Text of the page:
Anyway, while pondering whether the Treasury was, in fact, the White House, we noticed a small crowd gathering just across the way. There were black Suburbans and people with sunglasses guarding someone important looking. We thought we were going to see some Washington insider so we joined the crowd. It turned out to be Robert Redford. Weird. I’ve said it before and I’ll say it again: you never know who you’re going to see on a road trip.

After our sighting of Mr. Sundance himself, we kept walking down Pennsylvania Avenue until we ran into some park rangers (yes, the National Mall is part of the National Park Service). We first asked where we could get our activity books to earn our Junior Ranger badges. Then asked if we were walking in the right direction to find the White House.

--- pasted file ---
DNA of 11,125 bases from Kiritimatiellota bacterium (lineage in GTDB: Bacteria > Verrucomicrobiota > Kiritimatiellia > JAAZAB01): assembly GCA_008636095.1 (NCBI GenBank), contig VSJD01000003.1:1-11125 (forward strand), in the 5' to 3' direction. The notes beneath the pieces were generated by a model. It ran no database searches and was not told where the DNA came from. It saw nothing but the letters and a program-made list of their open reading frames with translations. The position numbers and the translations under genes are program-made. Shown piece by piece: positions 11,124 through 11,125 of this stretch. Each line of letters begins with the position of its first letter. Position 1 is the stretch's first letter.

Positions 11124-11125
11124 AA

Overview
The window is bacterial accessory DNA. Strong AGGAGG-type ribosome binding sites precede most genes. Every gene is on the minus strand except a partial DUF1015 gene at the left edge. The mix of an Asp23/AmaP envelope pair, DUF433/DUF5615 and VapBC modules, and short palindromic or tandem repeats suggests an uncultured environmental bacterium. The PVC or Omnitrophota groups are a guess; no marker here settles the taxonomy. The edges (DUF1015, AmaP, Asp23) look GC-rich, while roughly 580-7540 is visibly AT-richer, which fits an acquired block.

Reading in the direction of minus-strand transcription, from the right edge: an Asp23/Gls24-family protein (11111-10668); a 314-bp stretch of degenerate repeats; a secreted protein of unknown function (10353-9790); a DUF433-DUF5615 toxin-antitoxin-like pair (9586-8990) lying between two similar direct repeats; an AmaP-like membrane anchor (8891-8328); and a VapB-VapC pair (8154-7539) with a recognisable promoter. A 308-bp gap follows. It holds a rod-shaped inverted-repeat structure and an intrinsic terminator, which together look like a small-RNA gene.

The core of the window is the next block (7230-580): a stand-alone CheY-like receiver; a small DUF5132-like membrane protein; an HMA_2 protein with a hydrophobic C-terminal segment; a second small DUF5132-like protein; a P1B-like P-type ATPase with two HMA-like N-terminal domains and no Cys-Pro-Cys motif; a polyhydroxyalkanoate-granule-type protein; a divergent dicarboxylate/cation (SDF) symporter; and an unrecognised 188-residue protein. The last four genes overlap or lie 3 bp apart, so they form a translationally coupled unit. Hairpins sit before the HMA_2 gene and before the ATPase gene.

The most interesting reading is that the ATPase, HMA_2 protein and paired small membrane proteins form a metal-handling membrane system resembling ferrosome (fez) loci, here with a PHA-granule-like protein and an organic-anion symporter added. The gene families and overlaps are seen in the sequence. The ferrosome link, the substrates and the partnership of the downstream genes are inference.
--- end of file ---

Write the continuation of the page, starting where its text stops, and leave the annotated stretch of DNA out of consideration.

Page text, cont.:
The National Mall is part of the National Park service.

We were indeed headed in the right direction. Next, we would be heading to the small museum at President’s Park to earn our badges.

In front of the White House, Washington, D.C.
Protest pins on display at the President’s Park museum, Washington, D.C.
Working on earning our Junior Ranger badges, Washington, D.C.
Being sworn in as Junior Rangers, President’s Park, Washington, D.C.

Feeding Hungry Bellies

My husband was excited because, for some reason, he thought there would be food trucks at the National Mall. He was very disappointed to see that though there were a few food trucks, they were only serving pretzels, hot dogs, pizza, and ice cream.

There are no food trucks on the National Mall, much to my husband’s dismay.

The kids (not to mention the parents) had, by that time, worked up quite an appetite. And we were all disappointed that there were no food trucks to be found on the Mall. But we didn’t want to waste time looking for a restaurant and sitting down for food. So we settled for chicken hot dogs and pretzels to feed our bellies before moving to the next site.